Continuing its worldwide assault on software piracy, Microsoft has filed 20 lawsuits against resellers accused of distributing unauthorised copies of its software.
The lawsuits, filed against 20 resellers in the U.S, accuse the companies of either distributing counterfeit software on CDs or installing it on PCs that are then sold to consumers and businesses, a practice known as hard disk loading, Microsoft said Tuesday. The software maker filed the lawsuits in nine U.S states.
Microsoft also announced the results of its first large-scale forensic analysis of counterfeit versions of Windows acquired in 17 countries. The company found that 34 percent of the 348 counterfeit copies analysed could not be installed on computers, and that 43 percent contained additional programs that weren't part of Windows.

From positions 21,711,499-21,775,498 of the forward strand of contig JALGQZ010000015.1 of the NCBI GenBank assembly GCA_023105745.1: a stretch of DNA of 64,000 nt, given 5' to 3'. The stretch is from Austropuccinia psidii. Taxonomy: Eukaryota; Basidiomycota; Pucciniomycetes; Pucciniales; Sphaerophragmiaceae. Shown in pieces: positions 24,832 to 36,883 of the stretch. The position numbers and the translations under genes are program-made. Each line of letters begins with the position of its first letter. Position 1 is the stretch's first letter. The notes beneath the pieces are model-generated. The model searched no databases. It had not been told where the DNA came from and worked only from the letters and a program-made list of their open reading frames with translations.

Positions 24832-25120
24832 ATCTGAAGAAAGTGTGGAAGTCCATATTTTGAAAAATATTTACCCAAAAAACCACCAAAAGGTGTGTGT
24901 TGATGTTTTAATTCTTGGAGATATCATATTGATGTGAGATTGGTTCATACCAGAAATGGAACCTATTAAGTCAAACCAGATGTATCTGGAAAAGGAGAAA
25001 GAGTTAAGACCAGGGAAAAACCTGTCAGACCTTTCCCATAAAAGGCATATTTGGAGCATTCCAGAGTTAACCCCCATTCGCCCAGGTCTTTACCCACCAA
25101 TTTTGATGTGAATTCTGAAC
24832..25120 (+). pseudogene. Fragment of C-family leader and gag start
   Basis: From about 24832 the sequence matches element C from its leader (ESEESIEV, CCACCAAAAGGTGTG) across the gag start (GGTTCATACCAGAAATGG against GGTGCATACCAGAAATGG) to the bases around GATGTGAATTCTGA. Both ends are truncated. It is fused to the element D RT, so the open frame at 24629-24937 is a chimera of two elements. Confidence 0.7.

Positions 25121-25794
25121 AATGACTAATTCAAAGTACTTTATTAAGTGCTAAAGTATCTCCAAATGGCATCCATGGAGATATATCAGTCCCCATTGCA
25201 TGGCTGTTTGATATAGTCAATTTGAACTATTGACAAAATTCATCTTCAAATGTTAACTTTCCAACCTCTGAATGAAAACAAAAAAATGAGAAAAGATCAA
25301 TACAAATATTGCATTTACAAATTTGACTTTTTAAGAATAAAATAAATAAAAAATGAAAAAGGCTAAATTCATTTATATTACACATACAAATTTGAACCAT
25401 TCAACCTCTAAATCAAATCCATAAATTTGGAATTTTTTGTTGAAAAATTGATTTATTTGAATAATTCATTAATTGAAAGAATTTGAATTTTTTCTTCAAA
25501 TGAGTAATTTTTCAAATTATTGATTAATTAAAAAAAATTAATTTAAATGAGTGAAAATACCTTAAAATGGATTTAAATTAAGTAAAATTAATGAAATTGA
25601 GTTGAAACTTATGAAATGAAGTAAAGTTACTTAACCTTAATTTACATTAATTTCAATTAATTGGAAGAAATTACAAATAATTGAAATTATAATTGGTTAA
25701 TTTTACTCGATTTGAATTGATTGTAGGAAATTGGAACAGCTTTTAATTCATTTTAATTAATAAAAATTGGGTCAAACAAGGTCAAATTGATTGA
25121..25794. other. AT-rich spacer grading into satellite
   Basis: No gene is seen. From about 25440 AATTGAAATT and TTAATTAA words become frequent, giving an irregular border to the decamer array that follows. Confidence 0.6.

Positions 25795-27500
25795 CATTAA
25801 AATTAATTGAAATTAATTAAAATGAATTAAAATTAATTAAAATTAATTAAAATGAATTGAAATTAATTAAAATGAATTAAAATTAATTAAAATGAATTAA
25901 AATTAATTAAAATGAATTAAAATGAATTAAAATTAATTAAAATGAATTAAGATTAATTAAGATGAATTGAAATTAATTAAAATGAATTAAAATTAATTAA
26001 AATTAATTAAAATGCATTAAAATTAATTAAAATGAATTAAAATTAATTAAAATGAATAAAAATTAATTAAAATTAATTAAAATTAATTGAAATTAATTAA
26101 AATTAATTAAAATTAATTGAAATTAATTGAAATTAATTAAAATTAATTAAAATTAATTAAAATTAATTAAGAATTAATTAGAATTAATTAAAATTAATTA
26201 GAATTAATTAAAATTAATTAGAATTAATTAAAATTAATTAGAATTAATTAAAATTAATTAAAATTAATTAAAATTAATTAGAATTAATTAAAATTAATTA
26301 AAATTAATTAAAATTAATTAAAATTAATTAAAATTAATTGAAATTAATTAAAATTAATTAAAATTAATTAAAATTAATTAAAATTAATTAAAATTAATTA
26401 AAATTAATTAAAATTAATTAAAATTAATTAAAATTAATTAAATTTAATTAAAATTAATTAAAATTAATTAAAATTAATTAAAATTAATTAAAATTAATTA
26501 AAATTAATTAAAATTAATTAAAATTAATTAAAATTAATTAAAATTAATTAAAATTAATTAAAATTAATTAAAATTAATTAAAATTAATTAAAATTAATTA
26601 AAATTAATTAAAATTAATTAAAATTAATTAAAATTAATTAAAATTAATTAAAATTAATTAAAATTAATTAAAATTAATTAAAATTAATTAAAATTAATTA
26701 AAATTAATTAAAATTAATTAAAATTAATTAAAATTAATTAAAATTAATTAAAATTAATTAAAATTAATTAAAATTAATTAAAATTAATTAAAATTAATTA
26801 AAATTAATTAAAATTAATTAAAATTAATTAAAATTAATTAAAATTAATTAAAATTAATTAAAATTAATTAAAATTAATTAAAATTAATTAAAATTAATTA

The legal actions and the forensic analysis are part of Microsoft's broader Genuine Software Initiative, a program to protect the company's intellectual property.
In 2005, Microsoft introduced Windows Genuine Advantage (WGA) as part of this initiative. WGA automatically checks that customers using Windows Update, Microsoft Update for Windows and the Microsoft Download Center have a legitimate version of Windows before they can download updates from those services.